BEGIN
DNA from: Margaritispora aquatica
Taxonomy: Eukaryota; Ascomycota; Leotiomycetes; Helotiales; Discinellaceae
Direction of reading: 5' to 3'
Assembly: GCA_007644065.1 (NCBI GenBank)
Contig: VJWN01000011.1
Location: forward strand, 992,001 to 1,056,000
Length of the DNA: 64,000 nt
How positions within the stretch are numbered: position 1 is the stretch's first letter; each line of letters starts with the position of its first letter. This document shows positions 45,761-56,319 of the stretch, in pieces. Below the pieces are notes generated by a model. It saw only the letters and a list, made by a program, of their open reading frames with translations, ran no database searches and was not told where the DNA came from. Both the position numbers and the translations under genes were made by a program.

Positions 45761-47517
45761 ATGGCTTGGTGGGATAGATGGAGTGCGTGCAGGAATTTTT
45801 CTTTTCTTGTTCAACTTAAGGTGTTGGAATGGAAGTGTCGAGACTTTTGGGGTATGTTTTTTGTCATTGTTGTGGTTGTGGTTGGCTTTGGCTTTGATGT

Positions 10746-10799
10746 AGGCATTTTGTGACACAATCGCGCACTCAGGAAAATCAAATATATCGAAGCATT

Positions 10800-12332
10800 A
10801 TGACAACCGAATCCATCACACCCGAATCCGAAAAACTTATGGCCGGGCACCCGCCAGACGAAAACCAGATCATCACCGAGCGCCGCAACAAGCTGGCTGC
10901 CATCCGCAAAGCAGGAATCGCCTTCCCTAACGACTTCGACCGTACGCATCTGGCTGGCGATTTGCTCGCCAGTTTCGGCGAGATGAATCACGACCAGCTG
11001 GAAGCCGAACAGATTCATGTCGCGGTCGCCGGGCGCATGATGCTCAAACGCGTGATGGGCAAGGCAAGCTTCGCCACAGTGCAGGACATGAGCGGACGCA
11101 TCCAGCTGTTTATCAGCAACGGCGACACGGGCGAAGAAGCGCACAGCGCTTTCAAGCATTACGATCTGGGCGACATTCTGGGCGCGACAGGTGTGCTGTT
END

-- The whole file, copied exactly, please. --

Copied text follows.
DNA from: Margaritispora aquatica
Taxonomy: Eukaryota; Ascomycota; Leotiomycetes; Helotiales; Discinellaceae
Direction of reading: 5' to 3'
Assembly: GCA_007644065.1 (NCBI GenBank)
Contig: VJWN01000011.1
Location: forward strand, 992,001 to 1,056,000
Length of the DNA: 64,000 nt
How positions within the stretch are numbered: position 1 is the stretch's first letter; each line of letters starts with the position of its first letter. This document shows positions 45,761-56,319 of the stretch, in pieces. Below the pieces are notes generated by a model. It saw only the letters and a list, made by a program, of their open reading frames with translations, ran no database searches and was not told where the DNA came from. Both the position numbers and the translations under genes were made by a program.

Positions 45761-47517
45761 ATGGCTTGGTGGGATAGATGGAGTGCGTGCAGGAATTTTT
45801 CTTTTCTTGTTCAACTTAAGGTGTTGGAATGGAAGTGTCGAGACTTTTGGGGTATGTTTTTTGTCATTGTTGTGGTTGTGGTTGGCTTTGGCTTTGATGT

Positions 10746-10799
10746 AGGCATTTTGTGACACAATCGCGCACTCAGGAAAATCAAATATATCGAAGCATT

Positions 10800-12332
10800 A
10801 TGACAACCGAATCCATCACACCCGAATCCGAAAAACTTATGGCCGGGCACCCGCCAGACGAAAACCAGATCATCACCGAGCGCCGCAACAAGCTGGCTGC
10901 CATCCGCAAAGCAGGAATCGCCTTCCCTAACGACTTCGACCGTACGCATCTGGCTGGCGATTTGCTCGCCAGTTTCGGCGAGATGAATCACGACCAGCTG
11001 GAAGCCGAACAGATTCATGTCGCGGTCGCCGGGCGCATGATGCTCAAACGCGTGATGGGCAAGGCAAGCTTCGCCACAGTGCAGGACATGAGCGGACGCA
11101 TCCAGCTGTTTATCAGCAACGGCGACACGGGCGAAGAAGCGCACAGCGCTTTCAAGCATTACGATCTGGGCGACATTCTGGGCGCGACAGGTGTGCTGTT